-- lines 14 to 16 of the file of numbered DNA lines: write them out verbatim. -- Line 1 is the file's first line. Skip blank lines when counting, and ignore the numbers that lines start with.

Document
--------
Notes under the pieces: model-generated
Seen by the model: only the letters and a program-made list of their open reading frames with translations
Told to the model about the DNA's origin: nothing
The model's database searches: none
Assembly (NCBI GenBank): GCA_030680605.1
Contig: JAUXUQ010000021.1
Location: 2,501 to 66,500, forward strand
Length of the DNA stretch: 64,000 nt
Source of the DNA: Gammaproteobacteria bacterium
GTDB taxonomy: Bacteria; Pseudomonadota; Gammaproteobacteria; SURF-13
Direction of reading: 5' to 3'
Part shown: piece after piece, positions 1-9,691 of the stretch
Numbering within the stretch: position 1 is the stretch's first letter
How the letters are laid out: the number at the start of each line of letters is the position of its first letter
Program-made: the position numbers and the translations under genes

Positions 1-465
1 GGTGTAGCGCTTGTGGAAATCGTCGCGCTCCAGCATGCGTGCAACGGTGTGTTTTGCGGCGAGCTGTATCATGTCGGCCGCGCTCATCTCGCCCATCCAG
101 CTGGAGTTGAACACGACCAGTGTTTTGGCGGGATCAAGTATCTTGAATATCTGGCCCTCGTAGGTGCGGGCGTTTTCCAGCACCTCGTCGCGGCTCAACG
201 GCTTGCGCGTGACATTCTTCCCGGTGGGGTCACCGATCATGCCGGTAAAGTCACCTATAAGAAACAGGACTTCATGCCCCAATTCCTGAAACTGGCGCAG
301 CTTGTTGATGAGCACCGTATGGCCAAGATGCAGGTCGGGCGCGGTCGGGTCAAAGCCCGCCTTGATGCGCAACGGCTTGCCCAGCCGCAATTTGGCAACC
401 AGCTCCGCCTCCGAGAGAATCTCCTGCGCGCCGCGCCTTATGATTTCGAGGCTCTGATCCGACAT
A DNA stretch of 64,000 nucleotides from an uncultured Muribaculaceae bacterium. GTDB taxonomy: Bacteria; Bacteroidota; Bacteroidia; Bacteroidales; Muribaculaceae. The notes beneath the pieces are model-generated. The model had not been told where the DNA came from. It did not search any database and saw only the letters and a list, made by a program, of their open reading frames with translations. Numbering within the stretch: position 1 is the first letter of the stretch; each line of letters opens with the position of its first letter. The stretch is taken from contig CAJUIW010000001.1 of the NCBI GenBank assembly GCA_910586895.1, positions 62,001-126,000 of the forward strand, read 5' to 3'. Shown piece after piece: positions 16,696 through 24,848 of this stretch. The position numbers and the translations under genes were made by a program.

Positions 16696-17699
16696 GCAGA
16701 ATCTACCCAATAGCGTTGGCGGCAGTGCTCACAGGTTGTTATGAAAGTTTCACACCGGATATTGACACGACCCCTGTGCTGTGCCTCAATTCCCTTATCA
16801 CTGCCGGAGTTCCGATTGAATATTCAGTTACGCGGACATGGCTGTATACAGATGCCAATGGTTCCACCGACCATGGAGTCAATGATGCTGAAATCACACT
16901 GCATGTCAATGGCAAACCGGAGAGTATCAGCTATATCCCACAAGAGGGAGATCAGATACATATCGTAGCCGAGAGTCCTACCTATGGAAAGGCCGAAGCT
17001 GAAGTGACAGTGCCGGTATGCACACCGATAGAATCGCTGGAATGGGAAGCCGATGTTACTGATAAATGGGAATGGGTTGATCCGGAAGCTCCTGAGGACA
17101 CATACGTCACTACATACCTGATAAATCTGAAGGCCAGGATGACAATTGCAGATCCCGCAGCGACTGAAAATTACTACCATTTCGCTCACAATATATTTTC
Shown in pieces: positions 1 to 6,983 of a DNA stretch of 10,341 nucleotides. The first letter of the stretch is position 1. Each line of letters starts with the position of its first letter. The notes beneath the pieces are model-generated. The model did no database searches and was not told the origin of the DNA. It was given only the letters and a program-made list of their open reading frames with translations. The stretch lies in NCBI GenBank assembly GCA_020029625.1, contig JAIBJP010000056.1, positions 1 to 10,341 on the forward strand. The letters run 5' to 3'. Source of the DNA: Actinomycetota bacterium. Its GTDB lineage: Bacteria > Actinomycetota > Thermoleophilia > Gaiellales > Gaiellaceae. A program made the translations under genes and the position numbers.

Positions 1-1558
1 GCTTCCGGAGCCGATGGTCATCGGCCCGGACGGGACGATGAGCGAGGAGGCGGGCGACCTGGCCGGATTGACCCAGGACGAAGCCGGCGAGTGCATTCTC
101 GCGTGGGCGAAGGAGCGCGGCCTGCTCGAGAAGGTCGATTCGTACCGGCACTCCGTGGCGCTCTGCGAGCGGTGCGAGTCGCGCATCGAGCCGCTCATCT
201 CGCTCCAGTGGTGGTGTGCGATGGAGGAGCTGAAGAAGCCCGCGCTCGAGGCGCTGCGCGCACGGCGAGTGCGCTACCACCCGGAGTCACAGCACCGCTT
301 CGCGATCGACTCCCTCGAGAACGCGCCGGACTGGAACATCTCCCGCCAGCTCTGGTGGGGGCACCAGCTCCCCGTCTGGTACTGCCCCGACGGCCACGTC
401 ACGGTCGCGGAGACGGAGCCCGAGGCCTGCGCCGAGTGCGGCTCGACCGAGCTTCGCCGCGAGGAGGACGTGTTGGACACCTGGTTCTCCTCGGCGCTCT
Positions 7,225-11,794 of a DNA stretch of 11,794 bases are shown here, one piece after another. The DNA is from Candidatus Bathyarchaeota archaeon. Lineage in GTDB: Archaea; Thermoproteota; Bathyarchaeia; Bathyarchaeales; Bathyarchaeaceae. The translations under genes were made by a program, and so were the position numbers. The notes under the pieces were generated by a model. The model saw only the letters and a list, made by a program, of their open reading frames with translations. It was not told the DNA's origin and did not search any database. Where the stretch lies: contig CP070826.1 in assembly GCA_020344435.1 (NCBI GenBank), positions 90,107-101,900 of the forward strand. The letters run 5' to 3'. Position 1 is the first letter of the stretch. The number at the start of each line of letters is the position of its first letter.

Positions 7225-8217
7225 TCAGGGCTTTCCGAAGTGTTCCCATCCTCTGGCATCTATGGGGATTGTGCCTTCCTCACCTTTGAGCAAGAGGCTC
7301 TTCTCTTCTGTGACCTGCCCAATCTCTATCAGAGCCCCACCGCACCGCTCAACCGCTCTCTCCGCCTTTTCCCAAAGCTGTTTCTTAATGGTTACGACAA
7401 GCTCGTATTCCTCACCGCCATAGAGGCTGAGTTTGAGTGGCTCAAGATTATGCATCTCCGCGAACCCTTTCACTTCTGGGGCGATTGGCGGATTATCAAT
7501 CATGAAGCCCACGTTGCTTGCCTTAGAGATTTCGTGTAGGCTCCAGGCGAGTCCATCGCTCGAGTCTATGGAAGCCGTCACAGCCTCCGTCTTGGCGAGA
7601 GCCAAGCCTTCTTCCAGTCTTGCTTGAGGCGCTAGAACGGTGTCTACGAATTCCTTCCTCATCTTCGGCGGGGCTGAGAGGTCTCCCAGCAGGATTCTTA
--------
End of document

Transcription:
How the letters are laid out: the number at the start of each line of letters is the position of its first letter
Program-made: the position numbers and the translations under genes

Positions 1-465